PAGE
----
Taking the part for the whole: extrapolating management problems or misconduct from some specific reserves, with management autonomy, to an entire association that includes 33 reserves, or to the entire system of private and community reserves (167 reserves).
Assuming as true all the postulates of a single report from the Oakland Institute, without even mentioning the responses of the main association criticized by that report (NRT) and, therefore, assuming everything that the aforementioned report relates as proven.
Falling into the myth of the noble savage, something much outdated for a long time, by saying that the indigenous people live in harmony and better manage nature.
The perceived harmony is given by low levels of population density, from which the human, indigenous or “civilized” impact is apparent and real.
, an excellent book by Jared Diamond, although with some errors and nuances, gives a very good idea that the problem is not the type of people, but the number of people (population density).
The level of prosperity of rural situations is also very explanatory.
Although it is true that traditional governance systems contain safeguards to guarantee the sustainable exploitation of natural resources in the long term, when impoverishment reaches certain thresholds the population is forced to act due to short-term emergencies that threaten environmental objectives.
Conflict, demographics, economic inequality and poverty are closely linked to the lack of female empowerment.
Education is a powerful weapon to reverse these situations,
as Kenyan society has well demonstrated at the national level.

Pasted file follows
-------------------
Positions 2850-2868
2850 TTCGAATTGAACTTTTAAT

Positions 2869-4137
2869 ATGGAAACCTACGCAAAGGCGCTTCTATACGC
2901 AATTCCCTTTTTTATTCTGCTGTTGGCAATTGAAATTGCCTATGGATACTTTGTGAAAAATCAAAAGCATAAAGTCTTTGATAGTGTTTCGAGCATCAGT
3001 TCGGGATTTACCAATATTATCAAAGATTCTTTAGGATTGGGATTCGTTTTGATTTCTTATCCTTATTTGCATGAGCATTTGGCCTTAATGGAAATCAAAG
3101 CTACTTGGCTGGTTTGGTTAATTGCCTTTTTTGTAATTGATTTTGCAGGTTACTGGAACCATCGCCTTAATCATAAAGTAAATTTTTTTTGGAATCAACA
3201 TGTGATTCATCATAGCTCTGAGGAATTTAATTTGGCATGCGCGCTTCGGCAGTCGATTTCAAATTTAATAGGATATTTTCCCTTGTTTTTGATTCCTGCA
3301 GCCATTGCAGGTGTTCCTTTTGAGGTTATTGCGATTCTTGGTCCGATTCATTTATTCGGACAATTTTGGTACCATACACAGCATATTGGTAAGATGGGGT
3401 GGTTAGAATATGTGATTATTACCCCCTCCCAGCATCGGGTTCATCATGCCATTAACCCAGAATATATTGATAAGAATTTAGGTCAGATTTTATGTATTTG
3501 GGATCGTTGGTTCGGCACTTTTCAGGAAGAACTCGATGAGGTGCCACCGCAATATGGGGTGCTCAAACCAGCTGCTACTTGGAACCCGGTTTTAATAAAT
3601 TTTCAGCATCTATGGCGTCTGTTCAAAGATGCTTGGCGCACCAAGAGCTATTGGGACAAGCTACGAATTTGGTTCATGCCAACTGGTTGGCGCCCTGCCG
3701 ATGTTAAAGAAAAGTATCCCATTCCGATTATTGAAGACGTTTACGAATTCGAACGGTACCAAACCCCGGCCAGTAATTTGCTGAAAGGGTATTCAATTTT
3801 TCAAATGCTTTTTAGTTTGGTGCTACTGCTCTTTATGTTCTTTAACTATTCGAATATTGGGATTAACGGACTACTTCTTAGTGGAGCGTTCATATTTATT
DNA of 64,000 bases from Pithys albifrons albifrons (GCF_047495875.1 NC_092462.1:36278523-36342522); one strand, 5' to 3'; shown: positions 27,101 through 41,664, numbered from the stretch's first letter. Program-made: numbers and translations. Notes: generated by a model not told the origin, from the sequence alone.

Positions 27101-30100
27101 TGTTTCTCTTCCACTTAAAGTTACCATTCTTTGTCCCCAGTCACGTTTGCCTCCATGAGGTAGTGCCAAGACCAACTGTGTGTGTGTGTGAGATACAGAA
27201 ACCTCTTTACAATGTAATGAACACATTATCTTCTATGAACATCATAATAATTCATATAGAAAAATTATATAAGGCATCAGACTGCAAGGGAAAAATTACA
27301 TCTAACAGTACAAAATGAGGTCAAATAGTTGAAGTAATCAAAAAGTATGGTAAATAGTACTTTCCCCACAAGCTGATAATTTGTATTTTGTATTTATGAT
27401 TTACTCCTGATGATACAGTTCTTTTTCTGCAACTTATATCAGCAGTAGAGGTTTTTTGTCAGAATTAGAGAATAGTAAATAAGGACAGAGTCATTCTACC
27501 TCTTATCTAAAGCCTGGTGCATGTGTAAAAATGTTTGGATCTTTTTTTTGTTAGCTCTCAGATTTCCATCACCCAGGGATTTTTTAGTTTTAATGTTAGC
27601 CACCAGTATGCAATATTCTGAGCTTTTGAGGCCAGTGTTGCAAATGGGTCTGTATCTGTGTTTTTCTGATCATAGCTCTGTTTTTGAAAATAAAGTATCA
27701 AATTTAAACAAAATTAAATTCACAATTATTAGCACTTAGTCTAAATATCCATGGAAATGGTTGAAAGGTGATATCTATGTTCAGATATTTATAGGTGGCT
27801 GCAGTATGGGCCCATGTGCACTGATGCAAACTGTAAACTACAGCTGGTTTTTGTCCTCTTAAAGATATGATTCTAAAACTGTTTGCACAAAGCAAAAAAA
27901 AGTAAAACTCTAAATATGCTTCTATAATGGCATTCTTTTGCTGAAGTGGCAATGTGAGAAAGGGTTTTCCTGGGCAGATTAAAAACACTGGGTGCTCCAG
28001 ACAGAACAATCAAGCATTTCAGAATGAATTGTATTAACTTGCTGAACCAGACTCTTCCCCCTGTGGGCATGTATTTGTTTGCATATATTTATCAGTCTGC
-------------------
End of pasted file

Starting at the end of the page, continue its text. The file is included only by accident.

NRT's long-term vision in investing in these types of strategies is an obvious rural development and social achievement that critics miss.
Not contrasting the information and not giving voice to all the parties involved, making a true
apartheid by choosing only sources that support or reinforce the theses aligned with the political correctness of the radical post-colonialist discourse.
We do not intend to refute the Oakland Institute report in whole or in part, as NRT has already prepared a forceful response to it.
Nor do we mean to deny the complex reality of conservation in Kenya, with many successes, many failures, many good practices, and many bad ones.
We intend to highlight the limitations of the post-colonialist discourse, blessed by a certain feeling of imperialist guilt, misunderstood, which is often fueled by resentment and racism (towards the white population) openly professed by some of the main Kenyan interlocutors who are quoted when talking about the issues that we mention here (without denying, of course, that there is also racism from whites to blacks).
Iñaki Abella Gutiérrez
Iñaki Abella Gutiérrez
is the director of the Biomas Association and a conservation biologist with more than 10 years of experience in Africa and living in Kenya since 2010.
is a researcher at the Basque Center for Climate Change - BC3, and has worked for the University of Helsinki, the International Union for Conservation of Nature (IUCN) and the UN Food and Agriculture Organization (FAO).